Date of Award


Document Type


Degree Name

Doctor of Philosophy (PhD)


Plant Pathology and Crop Physiology

First Advisor

John S. Russin

Second Advisor

Edward C. McGawley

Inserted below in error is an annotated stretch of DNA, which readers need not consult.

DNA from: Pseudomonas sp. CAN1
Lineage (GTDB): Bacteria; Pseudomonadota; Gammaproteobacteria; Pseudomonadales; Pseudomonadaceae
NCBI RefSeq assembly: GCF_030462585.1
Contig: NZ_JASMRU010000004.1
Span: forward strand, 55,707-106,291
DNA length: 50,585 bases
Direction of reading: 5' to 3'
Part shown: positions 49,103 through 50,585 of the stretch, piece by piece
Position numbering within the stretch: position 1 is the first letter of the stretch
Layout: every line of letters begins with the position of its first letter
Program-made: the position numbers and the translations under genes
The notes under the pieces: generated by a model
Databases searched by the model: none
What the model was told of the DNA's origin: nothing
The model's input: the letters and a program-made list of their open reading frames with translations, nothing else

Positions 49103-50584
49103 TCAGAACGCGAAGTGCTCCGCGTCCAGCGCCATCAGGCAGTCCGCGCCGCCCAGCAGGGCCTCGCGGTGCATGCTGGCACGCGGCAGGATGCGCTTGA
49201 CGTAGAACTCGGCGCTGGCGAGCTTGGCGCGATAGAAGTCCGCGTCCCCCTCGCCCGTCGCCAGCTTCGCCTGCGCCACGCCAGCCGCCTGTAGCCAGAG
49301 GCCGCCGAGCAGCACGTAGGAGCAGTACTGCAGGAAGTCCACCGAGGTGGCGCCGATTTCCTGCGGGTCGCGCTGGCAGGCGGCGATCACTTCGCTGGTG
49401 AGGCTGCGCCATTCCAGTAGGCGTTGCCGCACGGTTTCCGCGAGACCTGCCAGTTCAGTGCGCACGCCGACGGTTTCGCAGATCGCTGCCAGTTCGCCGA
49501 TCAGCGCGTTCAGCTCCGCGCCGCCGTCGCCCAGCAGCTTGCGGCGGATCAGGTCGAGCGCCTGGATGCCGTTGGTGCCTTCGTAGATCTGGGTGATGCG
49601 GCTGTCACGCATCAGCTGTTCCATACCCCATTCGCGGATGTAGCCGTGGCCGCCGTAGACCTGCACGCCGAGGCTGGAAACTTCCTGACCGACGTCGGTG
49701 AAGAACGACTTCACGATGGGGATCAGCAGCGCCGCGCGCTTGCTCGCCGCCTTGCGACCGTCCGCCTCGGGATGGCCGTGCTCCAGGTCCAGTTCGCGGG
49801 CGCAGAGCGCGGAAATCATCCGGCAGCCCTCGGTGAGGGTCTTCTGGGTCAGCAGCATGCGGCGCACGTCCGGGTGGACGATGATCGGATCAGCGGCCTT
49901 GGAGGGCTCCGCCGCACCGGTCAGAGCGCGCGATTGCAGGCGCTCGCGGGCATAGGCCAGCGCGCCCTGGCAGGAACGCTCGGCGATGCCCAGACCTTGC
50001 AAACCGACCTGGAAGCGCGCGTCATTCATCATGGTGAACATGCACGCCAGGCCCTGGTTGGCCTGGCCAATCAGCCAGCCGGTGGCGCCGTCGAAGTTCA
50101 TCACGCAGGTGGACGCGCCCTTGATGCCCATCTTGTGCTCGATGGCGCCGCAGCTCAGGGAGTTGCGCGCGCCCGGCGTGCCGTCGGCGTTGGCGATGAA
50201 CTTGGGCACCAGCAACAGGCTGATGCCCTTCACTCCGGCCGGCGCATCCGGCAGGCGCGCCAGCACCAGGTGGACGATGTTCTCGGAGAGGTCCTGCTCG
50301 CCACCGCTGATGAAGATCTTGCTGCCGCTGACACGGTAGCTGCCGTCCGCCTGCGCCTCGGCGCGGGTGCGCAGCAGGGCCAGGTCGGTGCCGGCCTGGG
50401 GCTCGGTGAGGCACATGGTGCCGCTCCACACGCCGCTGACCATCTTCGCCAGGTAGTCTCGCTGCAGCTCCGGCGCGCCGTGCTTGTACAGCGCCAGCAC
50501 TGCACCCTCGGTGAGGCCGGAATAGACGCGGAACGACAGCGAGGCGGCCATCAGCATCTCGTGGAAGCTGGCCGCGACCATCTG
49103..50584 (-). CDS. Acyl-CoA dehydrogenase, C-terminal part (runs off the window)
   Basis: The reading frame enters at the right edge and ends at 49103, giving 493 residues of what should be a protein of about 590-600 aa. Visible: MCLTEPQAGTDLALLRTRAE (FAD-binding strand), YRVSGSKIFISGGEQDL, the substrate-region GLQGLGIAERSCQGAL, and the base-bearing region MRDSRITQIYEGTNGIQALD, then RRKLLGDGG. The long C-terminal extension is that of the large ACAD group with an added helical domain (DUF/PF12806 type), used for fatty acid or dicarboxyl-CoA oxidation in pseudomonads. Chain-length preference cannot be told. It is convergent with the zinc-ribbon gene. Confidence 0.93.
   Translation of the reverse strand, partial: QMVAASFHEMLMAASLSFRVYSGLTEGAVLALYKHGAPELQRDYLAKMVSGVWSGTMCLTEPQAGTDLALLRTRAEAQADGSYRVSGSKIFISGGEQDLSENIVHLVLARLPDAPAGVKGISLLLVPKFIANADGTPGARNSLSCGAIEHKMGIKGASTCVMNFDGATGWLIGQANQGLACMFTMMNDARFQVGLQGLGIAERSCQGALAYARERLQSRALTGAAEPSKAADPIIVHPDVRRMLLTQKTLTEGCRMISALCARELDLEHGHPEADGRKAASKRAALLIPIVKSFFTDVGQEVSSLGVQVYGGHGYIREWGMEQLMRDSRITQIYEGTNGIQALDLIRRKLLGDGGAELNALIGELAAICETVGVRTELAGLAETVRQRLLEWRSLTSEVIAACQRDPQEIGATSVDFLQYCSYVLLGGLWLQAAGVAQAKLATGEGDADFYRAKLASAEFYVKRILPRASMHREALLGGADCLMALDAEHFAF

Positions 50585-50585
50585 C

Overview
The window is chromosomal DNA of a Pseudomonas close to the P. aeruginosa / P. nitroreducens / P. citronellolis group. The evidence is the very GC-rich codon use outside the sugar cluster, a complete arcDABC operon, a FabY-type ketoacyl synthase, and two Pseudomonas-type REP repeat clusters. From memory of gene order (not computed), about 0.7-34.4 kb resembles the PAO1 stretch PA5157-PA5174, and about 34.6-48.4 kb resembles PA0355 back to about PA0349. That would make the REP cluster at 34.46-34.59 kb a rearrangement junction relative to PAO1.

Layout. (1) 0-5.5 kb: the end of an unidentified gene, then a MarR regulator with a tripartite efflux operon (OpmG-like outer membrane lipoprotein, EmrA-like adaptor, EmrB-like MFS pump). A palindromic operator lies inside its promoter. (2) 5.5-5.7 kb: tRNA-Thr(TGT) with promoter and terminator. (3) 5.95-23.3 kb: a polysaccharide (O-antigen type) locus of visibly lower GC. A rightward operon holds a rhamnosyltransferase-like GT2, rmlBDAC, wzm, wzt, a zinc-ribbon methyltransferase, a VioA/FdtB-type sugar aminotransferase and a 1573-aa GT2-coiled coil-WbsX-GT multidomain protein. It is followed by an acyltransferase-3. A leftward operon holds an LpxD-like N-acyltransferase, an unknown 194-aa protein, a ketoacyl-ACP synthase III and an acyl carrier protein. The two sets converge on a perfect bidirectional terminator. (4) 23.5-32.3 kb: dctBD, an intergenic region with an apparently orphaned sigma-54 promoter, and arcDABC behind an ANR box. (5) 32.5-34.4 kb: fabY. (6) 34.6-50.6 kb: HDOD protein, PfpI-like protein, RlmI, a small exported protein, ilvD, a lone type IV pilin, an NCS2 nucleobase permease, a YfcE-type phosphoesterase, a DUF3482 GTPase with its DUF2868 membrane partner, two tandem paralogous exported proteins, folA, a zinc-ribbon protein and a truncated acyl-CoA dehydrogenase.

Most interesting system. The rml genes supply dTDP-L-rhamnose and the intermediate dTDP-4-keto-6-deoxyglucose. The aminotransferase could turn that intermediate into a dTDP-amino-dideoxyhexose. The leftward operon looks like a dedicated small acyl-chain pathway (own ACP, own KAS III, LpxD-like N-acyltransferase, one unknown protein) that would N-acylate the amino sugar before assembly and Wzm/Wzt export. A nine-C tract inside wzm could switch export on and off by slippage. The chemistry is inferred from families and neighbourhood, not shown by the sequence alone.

The replacement series approach was used to evaluate competition between Meloidogyne incognita (Mi) and Rotylenchulus reniformis (Rr). In greenhouse tests, soil in pots containing 'Davis' soybean was not infested or infested with 1,000 vermiform nematodes in the following Mi:Rr ratios: 100:0, 75:25, 5:50, 25:75, and 0:100. After 86 days, relative nematode yields (RNYs) (number of each species in mixed culture divided by number in nonmixed culture) were calculated based on soil populations. Calculated values were plotted and the resulting line compared with a reference line representing equal inter- and intraspecific competition. RNYs for Mi were higher than predicted where Mi and Rr occurred together, suggesting increased reproduction in the presence of Rr. RNYs for Rr did not differ from predicted yields, indicating no effect of Mi on Rr. These relationships were not detected using analysis of variance and were independent of host colonization by Diaporthe phaseolorum var. caulivora. To determine if larger Mi soil populations resulted from increased reproduction or from migration, a grinding technique was developed to liberate vermiform and swollen nematodes from roots. Experiments on soybean and tomato evaluated the efficiency of method (stir, grind), carrier (water 0.5% NaOCl), and duration (1X, 2X) on extraction of nematodes and eggs. Grinding liberated more nematodes than stirring, but the reverse was true for egg recovery. Among grinding treatments, a duration of 10 sec in 0.5% NaOCl provided the most efficient nematode recovery. The effect of soybean genotype on competition between Mi and Rr was evaluated in greenhouse and microplot replacement series experiments on 'Davis' (susceptible to Mi) or 'Buckshot 66' (resistant to Mi) as described previously. After 91 days, the RNY of each species was calculated based on combined soil and root populations. On 'Davis', Mi greenhouse populations were larger in the presence of Rr. In microplots, small Mi and Rr populations likely resulted from severe galling and destruction of feeder roots. On 'Buckshot 66', Rr did not affect Mi greenhouse and microplot populations. With the single exception noted for 'Davis' in the microplot, Rr populations were not influenced by competition with Mi.